Economic and social empowerment
Teenage pregnancy and motherhood has remained a major health and social concern in Uganda. There is a negative effect on the socioeconomic status of the mother, and hence the child, because current school policy is to have pregnant girls terminate their education. Uganda has one of the highest rates of adolescent pregnancy in Sub- Saharan Africa (American Journal of Sociological Research 2013). Adolescent girls who become pregnant are often unable to complete a secondary education.
We engage women and teenage mothers in our livelihood and economic empowerment programme that involves training and provision of practical skills with a purpose to improve life and business skills through economic empowerment initiatives. Goal Club Initiative would love to see improved ability of Youth specially marginalized women in the community able to apply skills for economic development. The major approaches to economic strengthening include support towards income generating activities – implemented through both individual/household targeted and group-based IGAs, micro-credit and loans support through Village Savings and Loan Associations (VSLAs), business skills training, and apprenticeship skills training for out-of-school Girls.
Promotion of re-entry of Girls in schools
Early and unintended pregnancy often leads to adolescents to drop out of school, most girls and boys drop out of school after becoming a teen parent (Almeida and Aquino, 2009). Educating girls and women has been shown to have large socioeconomic benefits, such as lowering infant mortality and morbidity, improving family health and nutrition, lowering fertility rates and increasing household income. A study conducted in Uganda by UNESCO demonstrated that each additional year of education for girls reduces their chances of contracting HIV by 6.7 percent. We promote formal and non-formal education programming for teenage mothers and this should be scaled-up, with special attention age-appropriate adult literacy programs and the transition from primary to secondary school. We work with schools to support education of pregnant mothers through bursary programs basing on vulnerability and merit for rebuilding and retraining.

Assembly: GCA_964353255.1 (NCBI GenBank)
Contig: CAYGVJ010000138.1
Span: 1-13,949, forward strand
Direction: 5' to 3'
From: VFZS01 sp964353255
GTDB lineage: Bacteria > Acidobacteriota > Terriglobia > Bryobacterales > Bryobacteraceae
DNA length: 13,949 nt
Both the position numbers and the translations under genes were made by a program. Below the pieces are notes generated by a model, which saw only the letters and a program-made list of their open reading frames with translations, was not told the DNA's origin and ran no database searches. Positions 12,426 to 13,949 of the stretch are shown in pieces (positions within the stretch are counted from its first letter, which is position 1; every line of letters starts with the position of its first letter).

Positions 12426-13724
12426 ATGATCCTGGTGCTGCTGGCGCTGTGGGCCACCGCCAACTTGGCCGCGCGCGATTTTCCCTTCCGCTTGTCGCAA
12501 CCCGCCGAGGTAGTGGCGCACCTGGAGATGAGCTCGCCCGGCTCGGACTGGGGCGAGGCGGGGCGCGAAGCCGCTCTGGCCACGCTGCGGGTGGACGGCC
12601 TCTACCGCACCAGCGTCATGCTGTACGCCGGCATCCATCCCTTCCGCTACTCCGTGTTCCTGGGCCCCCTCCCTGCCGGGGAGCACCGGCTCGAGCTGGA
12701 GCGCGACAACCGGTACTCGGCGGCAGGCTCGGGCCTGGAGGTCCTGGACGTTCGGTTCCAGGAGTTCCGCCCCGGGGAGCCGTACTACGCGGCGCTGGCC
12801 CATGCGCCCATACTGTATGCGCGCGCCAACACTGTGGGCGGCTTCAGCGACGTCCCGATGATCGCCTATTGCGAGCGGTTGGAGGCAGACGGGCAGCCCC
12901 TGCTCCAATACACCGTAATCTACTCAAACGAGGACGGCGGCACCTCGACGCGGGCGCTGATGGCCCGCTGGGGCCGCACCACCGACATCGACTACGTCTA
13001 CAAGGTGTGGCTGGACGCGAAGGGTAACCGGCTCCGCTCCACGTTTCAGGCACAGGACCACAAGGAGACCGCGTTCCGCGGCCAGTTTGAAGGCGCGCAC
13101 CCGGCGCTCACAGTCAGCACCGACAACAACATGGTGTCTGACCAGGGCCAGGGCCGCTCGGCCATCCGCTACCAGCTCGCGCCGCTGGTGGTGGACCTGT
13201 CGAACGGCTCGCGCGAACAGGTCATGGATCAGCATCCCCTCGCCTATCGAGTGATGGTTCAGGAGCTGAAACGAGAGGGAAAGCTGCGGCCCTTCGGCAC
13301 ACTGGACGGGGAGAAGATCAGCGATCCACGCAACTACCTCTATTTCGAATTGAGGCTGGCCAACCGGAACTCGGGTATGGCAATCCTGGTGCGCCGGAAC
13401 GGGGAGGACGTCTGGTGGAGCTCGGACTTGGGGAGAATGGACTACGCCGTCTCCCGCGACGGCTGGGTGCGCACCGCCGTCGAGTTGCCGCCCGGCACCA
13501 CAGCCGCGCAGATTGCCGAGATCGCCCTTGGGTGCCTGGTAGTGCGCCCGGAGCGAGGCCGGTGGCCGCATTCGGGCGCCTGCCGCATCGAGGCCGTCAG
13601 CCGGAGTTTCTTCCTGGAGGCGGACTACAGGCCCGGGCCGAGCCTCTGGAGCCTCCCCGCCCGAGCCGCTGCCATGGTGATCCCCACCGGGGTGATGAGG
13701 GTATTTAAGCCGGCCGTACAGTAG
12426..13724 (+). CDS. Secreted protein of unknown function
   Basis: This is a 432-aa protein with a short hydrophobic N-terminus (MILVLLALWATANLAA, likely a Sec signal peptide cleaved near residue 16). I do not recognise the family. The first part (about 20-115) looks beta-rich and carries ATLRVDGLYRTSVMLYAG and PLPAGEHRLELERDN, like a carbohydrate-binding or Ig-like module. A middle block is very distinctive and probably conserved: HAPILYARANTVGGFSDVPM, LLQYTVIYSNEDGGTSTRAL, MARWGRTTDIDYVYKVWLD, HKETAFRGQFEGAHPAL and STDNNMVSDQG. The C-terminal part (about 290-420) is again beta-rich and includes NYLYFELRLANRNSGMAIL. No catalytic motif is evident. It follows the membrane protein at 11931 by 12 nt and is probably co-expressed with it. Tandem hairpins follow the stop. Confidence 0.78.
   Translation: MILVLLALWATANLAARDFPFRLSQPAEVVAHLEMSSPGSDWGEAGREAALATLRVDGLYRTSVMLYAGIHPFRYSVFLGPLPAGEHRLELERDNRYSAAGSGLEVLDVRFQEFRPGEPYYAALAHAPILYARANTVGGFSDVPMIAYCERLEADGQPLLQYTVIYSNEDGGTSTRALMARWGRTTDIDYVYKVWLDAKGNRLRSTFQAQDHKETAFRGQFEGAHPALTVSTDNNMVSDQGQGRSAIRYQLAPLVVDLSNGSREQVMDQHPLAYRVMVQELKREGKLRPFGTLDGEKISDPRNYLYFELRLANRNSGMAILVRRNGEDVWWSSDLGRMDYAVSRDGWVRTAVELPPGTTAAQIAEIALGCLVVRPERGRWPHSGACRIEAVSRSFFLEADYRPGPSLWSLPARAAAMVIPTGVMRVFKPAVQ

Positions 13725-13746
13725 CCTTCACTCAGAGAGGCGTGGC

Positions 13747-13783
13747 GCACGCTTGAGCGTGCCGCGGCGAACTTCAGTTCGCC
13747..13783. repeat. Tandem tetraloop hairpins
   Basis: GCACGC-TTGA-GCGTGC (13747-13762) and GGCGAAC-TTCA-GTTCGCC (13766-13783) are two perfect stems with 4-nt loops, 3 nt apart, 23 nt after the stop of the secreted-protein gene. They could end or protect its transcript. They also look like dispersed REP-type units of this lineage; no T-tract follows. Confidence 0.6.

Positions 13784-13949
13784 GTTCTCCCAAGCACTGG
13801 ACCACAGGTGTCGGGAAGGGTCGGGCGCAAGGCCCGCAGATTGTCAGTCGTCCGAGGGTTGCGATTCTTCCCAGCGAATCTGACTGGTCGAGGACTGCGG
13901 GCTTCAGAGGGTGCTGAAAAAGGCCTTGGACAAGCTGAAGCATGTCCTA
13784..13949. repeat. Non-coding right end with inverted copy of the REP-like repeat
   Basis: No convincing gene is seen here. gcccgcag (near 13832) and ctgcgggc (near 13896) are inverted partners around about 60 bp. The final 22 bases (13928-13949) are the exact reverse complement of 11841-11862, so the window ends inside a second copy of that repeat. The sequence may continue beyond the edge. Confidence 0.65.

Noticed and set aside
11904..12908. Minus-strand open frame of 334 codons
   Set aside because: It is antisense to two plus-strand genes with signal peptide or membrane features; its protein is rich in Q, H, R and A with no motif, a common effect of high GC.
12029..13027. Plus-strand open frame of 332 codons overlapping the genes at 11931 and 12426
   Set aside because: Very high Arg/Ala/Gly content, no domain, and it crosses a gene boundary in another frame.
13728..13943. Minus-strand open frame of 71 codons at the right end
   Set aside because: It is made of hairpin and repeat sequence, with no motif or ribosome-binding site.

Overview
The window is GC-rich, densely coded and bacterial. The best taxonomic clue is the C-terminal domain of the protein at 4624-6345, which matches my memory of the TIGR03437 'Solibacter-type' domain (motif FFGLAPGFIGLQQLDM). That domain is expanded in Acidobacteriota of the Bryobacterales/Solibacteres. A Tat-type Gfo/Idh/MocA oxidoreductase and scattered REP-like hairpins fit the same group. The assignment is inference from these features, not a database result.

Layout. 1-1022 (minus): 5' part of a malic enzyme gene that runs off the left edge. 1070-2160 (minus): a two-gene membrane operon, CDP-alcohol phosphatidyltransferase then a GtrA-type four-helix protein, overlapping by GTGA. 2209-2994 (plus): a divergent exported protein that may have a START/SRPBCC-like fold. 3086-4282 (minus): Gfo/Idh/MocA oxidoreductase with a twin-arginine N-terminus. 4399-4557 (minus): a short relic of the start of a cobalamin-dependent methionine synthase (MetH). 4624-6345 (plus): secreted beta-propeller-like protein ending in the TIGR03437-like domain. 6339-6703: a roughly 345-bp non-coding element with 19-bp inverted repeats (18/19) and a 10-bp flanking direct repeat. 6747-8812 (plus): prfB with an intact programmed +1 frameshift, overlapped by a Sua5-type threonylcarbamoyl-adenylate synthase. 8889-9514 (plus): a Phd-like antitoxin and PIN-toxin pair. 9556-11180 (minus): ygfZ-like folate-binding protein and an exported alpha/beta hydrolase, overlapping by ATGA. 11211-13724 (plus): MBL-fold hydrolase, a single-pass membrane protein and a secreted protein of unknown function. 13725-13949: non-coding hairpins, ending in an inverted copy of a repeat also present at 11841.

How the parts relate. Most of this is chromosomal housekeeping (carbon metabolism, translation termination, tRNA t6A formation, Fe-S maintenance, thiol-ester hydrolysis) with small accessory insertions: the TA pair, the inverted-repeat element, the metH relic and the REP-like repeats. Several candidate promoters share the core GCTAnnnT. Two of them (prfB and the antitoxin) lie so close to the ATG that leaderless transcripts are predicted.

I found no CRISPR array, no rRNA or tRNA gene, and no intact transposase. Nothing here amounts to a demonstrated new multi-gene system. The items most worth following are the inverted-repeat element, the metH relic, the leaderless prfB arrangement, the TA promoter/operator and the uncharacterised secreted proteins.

Stigmatization of adolescent pregnancy among is common and little informal support is available to adolescent mothers especially from their mothers. Family support and community involvement are still crucial to the creation and sustainability of viable supports for pregnant adolescent girls. Similarly, adequate social resources are needed to lighten the burden of pregnant adolescents in reacting to undesirable life events such as stigmatized pregnancy. Absence of such resources prompts adolescent girls with unintended pregnancy to unsafe abortion, dejection, loss of hope, depression and drug abuse among other health or psychosocial situations. The Goal Club Initiative implements psychosocial programmes in secondary and vocational schools to assist students with psychosocial and trauma health problems identify coping strategies, reduce psychological distress and encourage referral and further treatment when necessary. We use a problem solving counseling approach with interpersonal skill training.
We also focus on interventions aimed at improving young people sexual health that involve young people in defining and providing reproductive health services since they are part of the community. This will not only improve the quality of services that will be provided, it will also create a sense of belonging and an avenue to learn properly from their peers. We implement high-quality comprehensive sexuality education for girls and boys including knowledge and skills on pregnancy, pregnancy prevention, contraception and STIs. We facilitate and promote effective linkages between schools and adolescent responsive services. We use arts, culture and sport in order to promote SRH in school.